Is a Polarizing Leader (maybe even you) Hurting Your Team’s Performance?

Polarizing may not be the term you use, but you know this person.

They are extremely good at something the organization needs — operations, digital media, sales —  and they are loved by a few.

At the same time, you are forever recruiting because of high turnover in their team, your HR office has become a revolving door of complaints, and productivity is down because certain people do almost anything to avoid this leader.

Maybe you suspect you ARE this person. You haven’t gotten fired, but despite accolades about your work product, you’ve definitely been passed over for a promotion that should have been yours.  

I’ve had a lot of polarizing leaders as clients, and here’s what they have in common:
  • They’re not aware of the problem. They are often praised by management that is willing to look the other way because they need this person’s unique abilities.  
  • They often have a powerful inner critic. It seems counterintuitive, but high performance and fragility often go hand in hand, and that leads to bad behavior.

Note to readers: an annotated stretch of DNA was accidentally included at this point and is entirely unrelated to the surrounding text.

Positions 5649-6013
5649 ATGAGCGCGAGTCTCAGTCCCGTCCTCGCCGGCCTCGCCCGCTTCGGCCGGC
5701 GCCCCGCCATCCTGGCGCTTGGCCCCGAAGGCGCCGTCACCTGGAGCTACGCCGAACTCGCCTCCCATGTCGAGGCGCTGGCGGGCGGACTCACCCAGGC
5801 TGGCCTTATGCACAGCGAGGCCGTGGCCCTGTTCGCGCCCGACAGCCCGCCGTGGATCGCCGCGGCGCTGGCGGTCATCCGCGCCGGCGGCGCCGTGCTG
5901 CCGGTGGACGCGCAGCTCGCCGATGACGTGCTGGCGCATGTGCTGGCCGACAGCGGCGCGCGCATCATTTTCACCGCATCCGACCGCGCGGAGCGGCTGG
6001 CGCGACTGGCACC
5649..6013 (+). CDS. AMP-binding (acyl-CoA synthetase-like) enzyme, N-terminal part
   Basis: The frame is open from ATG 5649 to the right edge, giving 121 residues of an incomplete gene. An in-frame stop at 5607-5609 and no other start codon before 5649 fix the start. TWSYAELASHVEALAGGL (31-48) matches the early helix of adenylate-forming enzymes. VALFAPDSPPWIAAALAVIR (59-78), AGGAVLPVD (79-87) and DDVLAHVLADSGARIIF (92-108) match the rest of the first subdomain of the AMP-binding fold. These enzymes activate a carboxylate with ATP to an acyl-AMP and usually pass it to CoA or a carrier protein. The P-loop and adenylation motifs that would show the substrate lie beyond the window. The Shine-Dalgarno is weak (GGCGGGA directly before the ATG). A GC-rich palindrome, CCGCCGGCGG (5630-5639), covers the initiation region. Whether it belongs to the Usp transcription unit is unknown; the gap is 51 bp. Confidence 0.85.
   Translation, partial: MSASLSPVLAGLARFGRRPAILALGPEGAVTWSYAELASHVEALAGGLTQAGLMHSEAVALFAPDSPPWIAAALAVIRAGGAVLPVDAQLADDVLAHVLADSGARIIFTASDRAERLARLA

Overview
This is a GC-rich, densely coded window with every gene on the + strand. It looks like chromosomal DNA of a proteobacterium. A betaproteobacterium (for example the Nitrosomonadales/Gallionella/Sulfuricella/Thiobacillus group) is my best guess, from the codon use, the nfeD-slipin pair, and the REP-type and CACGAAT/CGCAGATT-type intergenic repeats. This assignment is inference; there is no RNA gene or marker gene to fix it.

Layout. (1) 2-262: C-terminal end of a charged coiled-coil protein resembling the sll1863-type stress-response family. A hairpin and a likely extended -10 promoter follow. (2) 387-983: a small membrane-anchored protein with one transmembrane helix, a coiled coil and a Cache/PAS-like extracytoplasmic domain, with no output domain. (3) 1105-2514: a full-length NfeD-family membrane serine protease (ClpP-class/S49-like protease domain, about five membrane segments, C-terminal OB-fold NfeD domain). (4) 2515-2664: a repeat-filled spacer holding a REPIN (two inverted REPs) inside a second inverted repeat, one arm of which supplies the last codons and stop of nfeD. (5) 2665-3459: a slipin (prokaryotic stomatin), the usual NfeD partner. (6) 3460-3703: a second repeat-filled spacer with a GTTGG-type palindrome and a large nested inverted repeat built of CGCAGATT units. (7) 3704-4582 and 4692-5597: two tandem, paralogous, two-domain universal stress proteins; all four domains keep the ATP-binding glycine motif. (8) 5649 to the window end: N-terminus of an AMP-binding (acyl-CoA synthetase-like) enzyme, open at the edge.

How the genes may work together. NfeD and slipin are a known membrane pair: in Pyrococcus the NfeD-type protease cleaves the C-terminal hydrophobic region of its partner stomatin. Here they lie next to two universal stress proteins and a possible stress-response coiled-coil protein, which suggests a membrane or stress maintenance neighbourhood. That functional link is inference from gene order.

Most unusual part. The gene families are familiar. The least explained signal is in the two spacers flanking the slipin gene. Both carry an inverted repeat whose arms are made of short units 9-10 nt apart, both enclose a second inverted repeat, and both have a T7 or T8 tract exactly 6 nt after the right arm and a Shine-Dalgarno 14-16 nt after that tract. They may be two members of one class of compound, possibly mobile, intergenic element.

I see HR professionals and senior leaders struggling with this dynamic every day. What’s the tipping point between a person’s talent and what they are costing the organization?

The good news is that it doesn’t have to be one or the other. In my work, I’ve successfully helped many polarizing leaders by:
  1. First focusing on their strengths and contribution. Once they get that they add value (not kidding), they breathe a sigh of relief
  2. Then, helping them understand the mechanics of the inner critic and how it impacts their performance
  3. Then, and only then, bring awareness to how their behavior can negatively affect others
  4. Then, to the surprise of many, understand how others’ inner critic meets their own to really take things to another level…and how to manage that in productive ways
  5. And finally, use mental fitness techniques to help keep them on track
I’m not saying that work has to be a popularity contest, but being easier to work with doesn’t either have to destroy a bright star’s brilliance. On the contrary, better behavior can lead to better collaboration, more balance and joy at work.  And much, much more productivity.

My best,

Tifin Dillon - Use Astrology for Your Leadership Style

Isabelle Steichen - Millennial Free Agent

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